Make These Easy Winter Container Displays to Add Holiday Cheer to Your Front Porch

Make These Easy Winter Container Displays to Add Holiday Cheer to Your Front Porch

By Viveka Neveln | BHG.Com

Troy Warren for CNT #HomeGarden

A few evergreen branches and berries tucked into pots create a long-lasting display that’s sure to brighten up your doorstep or deck.

After you’ve cleaned out your summer container plants, don’t put away your pots just yet. Instead, use the opportunity to create some stunning winter containers to brighten your doorstep or deck. With a few live evergreen branches, berries, and seasonal accents, it’s easy to put together a fresh and cheery holiday container display. Just like any container arrangement, aim to have a bold focal point in the center and include something that drapes over the side (think: thriller, filler, and spiller). Here are two simple designs to get you started, but feel free to substitute and add items depending on what plant material is available in your area.

Large Winter Container Garden 

Fill an empty spot in your garden during the colder months with this winter container display. Or, put two together to frame your front door.

Step 1: Fill a pot with soil. 

Fill a large winter-safe pot to 3/4 full with potting soil (or just use any left-over soil from your summer displays). Press the soil down slightly so it stays in place and provides a sturdy base for the evergreen branches.

Step 2: Create a focal point. 

Arrange 3 narrow white birch branches in the center of the container as a focal point. Push them down into the soil as far as they will go. Use different lengths for a more dynamic look.

Step 3: Arrange evergreen branches. 

Place fir branches (or the sturdiest branches you have) around the base of the birch branches. Tuck in pine, cedar, and juniper branches around the container until you have a full arrangement. Mix up the different textures and shades of green as you wish. Use cedar branches or any draping evergreen around the rim of the container to spill over the sides.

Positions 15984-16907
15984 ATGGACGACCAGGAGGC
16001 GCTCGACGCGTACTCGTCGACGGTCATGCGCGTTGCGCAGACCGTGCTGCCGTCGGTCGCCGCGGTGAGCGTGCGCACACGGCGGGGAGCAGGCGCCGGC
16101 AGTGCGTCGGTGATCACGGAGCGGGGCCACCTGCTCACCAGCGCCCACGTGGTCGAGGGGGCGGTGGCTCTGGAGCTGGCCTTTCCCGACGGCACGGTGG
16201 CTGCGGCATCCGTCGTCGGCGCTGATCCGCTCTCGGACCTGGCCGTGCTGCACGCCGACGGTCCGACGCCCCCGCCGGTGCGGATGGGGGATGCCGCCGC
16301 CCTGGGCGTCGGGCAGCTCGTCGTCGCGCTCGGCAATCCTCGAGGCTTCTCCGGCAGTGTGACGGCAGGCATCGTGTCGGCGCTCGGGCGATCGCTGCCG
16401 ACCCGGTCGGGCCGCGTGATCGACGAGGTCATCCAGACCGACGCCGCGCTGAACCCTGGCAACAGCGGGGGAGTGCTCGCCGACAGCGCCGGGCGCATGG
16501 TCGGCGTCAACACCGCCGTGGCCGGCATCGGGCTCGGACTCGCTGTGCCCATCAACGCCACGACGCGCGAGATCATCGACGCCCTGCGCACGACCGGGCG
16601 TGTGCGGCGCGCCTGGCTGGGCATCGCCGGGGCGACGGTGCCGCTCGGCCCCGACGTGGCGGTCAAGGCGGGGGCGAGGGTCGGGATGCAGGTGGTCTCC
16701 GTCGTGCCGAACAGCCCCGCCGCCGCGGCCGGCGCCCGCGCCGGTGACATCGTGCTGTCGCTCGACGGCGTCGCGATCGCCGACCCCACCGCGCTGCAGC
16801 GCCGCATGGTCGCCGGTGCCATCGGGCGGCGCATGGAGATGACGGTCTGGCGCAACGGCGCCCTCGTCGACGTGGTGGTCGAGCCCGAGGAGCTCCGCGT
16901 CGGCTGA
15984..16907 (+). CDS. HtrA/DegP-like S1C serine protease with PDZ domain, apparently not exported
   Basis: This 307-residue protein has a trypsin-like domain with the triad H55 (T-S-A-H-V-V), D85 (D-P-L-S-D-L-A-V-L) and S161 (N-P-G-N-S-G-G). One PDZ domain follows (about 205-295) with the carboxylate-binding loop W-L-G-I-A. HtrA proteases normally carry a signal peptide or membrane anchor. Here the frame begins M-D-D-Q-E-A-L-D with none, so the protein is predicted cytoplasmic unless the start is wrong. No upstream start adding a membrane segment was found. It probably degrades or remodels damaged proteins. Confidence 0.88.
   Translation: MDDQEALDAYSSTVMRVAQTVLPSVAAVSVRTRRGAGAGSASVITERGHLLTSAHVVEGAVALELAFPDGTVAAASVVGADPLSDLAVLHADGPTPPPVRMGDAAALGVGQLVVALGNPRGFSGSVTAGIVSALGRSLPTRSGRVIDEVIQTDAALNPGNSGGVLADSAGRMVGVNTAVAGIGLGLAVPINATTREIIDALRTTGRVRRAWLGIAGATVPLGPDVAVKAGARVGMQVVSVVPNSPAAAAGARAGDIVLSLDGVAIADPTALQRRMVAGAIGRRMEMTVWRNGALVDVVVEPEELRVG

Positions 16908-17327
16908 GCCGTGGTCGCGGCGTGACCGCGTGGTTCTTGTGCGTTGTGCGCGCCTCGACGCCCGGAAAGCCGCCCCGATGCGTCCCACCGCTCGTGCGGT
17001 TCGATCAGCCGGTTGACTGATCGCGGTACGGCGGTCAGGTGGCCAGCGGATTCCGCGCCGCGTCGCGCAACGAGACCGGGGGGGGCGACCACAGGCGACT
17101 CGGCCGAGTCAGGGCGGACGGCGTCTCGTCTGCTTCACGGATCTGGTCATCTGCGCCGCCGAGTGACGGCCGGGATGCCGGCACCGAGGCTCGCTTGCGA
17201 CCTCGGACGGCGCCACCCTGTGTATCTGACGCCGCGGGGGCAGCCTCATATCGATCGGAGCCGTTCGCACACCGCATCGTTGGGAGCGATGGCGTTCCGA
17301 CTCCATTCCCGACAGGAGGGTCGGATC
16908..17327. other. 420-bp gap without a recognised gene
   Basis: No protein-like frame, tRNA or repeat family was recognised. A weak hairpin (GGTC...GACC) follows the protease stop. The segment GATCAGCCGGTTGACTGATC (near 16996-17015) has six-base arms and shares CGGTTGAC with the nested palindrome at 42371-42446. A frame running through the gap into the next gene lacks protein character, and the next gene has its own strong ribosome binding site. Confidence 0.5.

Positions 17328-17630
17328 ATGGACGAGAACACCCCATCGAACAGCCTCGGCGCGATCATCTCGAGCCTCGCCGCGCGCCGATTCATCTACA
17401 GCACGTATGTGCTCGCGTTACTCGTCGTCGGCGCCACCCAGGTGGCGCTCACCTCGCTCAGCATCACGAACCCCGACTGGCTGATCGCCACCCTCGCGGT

Step 4: Add natural accents. 

Finish with winterberry stems or any other ornamental decorations, such as dried hydrangeas, pinecones, or dried seed pods. If the planter is against a wall, focus these accent pieces at the front of the container.


 

Small Winter Container Garden 

A miniature Christmas tree always looks adorable. Set this container in a spot that’s easy to get to so you can turn on the lights at night.

Step 1: Fill a pot with soil. 

Fill your container to 3/4 full with compacted soil. Press the soil down slightly so it stays in place and provides a sturdy base for your fresh evergreens. Use your hand or a trowel to dig a hole 4-6 inches deep and about an inch wider than the potted tree you’re planting.

Step 2: Plant small spruce tree. 

Plant a small potted spruce tree in the hole. (If you’re not planning to plant the tree in the ground in the spring, use a pre-cut tree topper instead.) Make sure the top of the root ball sits level with the soil surface in the container. Fill in any space around the tree’s roots with soil and firmly tamp down around the trunk.

To transplant the tree in your yard, wait until spring when the soil has thawed. Choose a place in your yard that gets plenty of sun and has enough room for the tree to grow. Dig a hole twice as large as the root ball and bury the tree at the same depth as it was in the container. Only fertilize the tree after you see growth in the spring.

Step 3: Fill in with evergreen branches. 

Use branches of juniper, cedar, and pine to fill in around the spruce tree. Tuck the cut ends of the evergreen branches into the soil and keep adding around the container for a full and lush look. Be sure to stick shorter evergreens in front and taller in the back. For example, pine and juniper branches are a good filler around the container and cedar branches are ideal for sitting in the front and spilling over the sides of the container.

Step 4: Decorate the tree. 

Decorate the small tree in the center however you’d like. Beaded garland and small plastic ornaments work well (don’t use glass bulbs because they can crack in the cold). Finish off the display with string lights, twinkle lights, or ribbon.

These containers are the perfect way to celebrate the natural textures and colors of winter. They’re easy to assemble and the materials will stay colorful and full all season long.

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By Troy Warren

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